Infection cuts mosquitoes’ lives short

By Pauline Askin

SYDNEY (Reuters) - Infecting mosquitoes with a common bacteria can cut their lives short and reduce the likelihood they will transmit dengue and other diseases, Australian researchers reported on Friday.

They genetically engineered bacteria known as Wolbachia so they would infect the Aedes aegypti mosquito species that carry the dengue virus, and found infected mosquitoes lived half as long as uninfected mosquitoes.

This could reduce the chances they will transmit the virus to people, as the virus takes about two weeks to mature and become infectious inside a mosquito’s body, they report in Friday’s issue of the journal Science.

“Dengue virus and the disease it causes is only transmitted to humans by the older female Aedes aegypti mosquito,” said Scott O’Neill, head of University of Queensland’s School of Biological Science.

“If we can introduced this into populations it should move the management of dengue fever from an outbreak management paradigm to a prevention paradigm,” O’Neill said in a telephone interview.

Wolbachia bacteria, which occur naturally in fruit flies, allowed the mosquito to live long enough to reproduce and spread to its young, but not to mature to the stage when it is capable of transmitting dengue.

There is no vaccine or cure for dengue fever, which is a painful and debilitating disease also known as breakbone fever. When it takes on a hemorrhagic form it can kill, and dengue kills 22,000 people a year.

“Dengue around the world is getting worse now. We are seeing more and more activity around the world including Australia,” said O’Neill.

His team hopes to infect a caged population of mosquitoes in Australia’s tropical Queensland state. More than 50 cases of dengue have been confirmed in northern Queensland since November.

“If that proves successful we hope to deploy this new dengue control measure in other parts of Australia, as well as Thailand and Vietnam,” O’Neill said.

“Ultimately we would like to see if it could be applied to other diseases transmission systems like malaria, which we are currently working on as well,” he said.

The researchers now need to show that Wolbachia will spread naturally among mosquitoes the way they do among fruit flies, Andrew Read and Matthew Thomas of Pennsylvania State University said in a commentary.

And then it is possible that dengue viruses would evolve the ability to multiply more quickly inside a mosquito’s body, they noted.

(Reporting by Pauline Askin; editing by Maggie Fox and Mohammad Zargham)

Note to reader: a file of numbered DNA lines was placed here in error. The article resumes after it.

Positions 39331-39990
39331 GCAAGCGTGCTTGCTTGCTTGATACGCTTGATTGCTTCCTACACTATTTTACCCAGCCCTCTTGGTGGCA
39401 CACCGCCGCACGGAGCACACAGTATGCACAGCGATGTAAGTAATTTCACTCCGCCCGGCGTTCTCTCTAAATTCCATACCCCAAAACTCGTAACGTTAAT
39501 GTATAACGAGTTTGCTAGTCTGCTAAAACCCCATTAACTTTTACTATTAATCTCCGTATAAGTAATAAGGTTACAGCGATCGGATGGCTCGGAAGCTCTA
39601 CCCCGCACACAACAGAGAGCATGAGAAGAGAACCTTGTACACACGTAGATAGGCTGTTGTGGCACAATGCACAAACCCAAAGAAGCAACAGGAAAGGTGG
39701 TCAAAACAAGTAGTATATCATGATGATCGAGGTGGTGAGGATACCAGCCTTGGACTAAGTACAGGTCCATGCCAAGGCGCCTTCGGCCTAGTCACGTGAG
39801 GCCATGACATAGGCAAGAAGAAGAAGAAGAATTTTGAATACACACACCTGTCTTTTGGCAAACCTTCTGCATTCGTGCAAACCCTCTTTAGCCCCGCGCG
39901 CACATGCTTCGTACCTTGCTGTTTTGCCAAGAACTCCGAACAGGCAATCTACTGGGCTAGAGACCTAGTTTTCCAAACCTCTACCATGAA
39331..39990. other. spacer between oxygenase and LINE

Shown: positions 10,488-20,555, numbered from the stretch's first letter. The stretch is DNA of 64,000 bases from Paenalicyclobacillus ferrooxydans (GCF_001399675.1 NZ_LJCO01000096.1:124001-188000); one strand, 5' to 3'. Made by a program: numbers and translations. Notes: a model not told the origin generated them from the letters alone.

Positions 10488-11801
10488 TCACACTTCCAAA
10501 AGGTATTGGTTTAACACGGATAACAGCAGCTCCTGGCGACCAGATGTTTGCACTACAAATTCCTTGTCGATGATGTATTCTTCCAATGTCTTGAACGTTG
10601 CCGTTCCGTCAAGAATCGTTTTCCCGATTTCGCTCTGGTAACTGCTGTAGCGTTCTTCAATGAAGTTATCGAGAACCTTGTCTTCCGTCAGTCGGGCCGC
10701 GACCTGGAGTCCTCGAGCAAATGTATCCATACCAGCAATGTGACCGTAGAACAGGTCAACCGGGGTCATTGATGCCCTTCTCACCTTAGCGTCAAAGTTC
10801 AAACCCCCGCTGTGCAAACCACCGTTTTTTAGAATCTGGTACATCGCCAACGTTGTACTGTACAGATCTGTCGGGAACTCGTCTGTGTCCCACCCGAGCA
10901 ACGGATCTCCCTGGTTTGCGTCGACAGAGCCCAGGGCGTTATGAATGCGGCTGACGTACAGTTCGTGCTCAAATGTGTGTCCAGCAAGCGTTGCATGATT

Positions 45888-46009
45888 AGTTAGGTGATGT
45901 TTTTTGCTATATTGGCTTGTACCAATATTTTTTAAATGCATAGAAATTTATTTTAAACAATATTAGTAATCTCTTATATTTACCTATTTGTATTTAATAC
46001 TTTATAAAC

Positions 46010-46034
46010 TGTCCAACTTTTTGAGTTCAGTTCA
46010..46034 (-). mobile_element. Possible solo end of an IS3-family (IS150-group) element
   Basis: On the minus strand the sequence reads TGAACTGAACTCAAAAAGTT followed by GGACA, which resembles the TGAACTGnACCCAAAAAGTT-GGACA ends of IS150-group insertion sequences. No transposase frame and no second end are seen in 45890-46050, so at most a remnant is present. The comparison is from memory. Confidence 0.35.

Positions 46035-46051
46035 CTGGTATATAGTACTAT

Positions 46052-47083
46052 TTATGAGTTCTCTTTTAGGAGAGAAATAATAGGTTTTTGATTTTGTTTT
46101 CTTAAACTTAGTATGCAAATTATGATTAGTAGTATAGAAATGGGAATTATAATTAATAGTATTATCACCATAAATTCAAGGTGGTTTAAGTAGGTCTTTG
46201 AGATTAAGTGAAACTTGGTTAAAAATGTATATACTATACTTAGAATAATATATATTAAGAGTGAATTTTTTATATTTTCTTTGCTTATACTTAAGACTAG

Related Posts:

PHNOM PENH (Reuters) - Only 65 people died from dengue fever in Cambodia in 2008, down from 407 last year thanks to preventive measures taken by the government and international agencies, a Health Ministry official said on Monday. Dengue, which is transmitted by mosquitoes and causes fever, headaches and agonizing muscle and joint pains, infected 9,300

Full Post: Dengue kills just 65 in Cambodia in 2008

By Susan Heavey WASHINGTON (Reuters) - Data show Novartis AG’s combination malaria drug Coartem appears to work and causes few serious side effects, U.S. Food and Drug Administration regulatory staff said in documents released on Monday. “The majority of AEs (adverse events) were of mild or moderate intensity. Deaths … and SAEs (serious adverse events) … were

Full Post: Novartis malaria drug safe, effective: FDA

By Maggie Fox, Health and Science Editor WASHINGTON (Reuters) - An experimental malaria vaccine is the most promising yet, protecting up to 65 percent of infants from infection in two studies in Africa, researchers reported on Monday. Separate tests in Kenya and Tanzania showed GlaxoSmithKline’s vaccine called RTS,S could protect babies and toddlers from infection with malaria

Full Post: Glaxo malaria vaccine protects babies, children

By Julie Steenhuysen CHICAGO (Reuters) - An experimental drug cured guinea pigs infected with a fatal hemorrhagic fever virus, raising hope for its use in a broad range of viral diseases including influenza, hepatitis C, HIV, Ebola and others, U.S. researchers said on Sunday. “This is a whole new strategy for making antiviral drugs,” said Dr. Philip

Full Post: Inside-out cells offer target for antiviral drugs

Traveller’s diarrhoea and antibiotics, the relation and the issue, both are very controversial. There are several international travellers that support the idea of taking some antibiotics like Cipro or others to spare themselves from traveller’s diarrhoea. But, is antibiotic an apt option to be considered for traveller’s diarrhoea? Is there any risk associated with the

Full Post: Traveller’s Diarrhoea and Antibiotics

Site Navigation

Most Read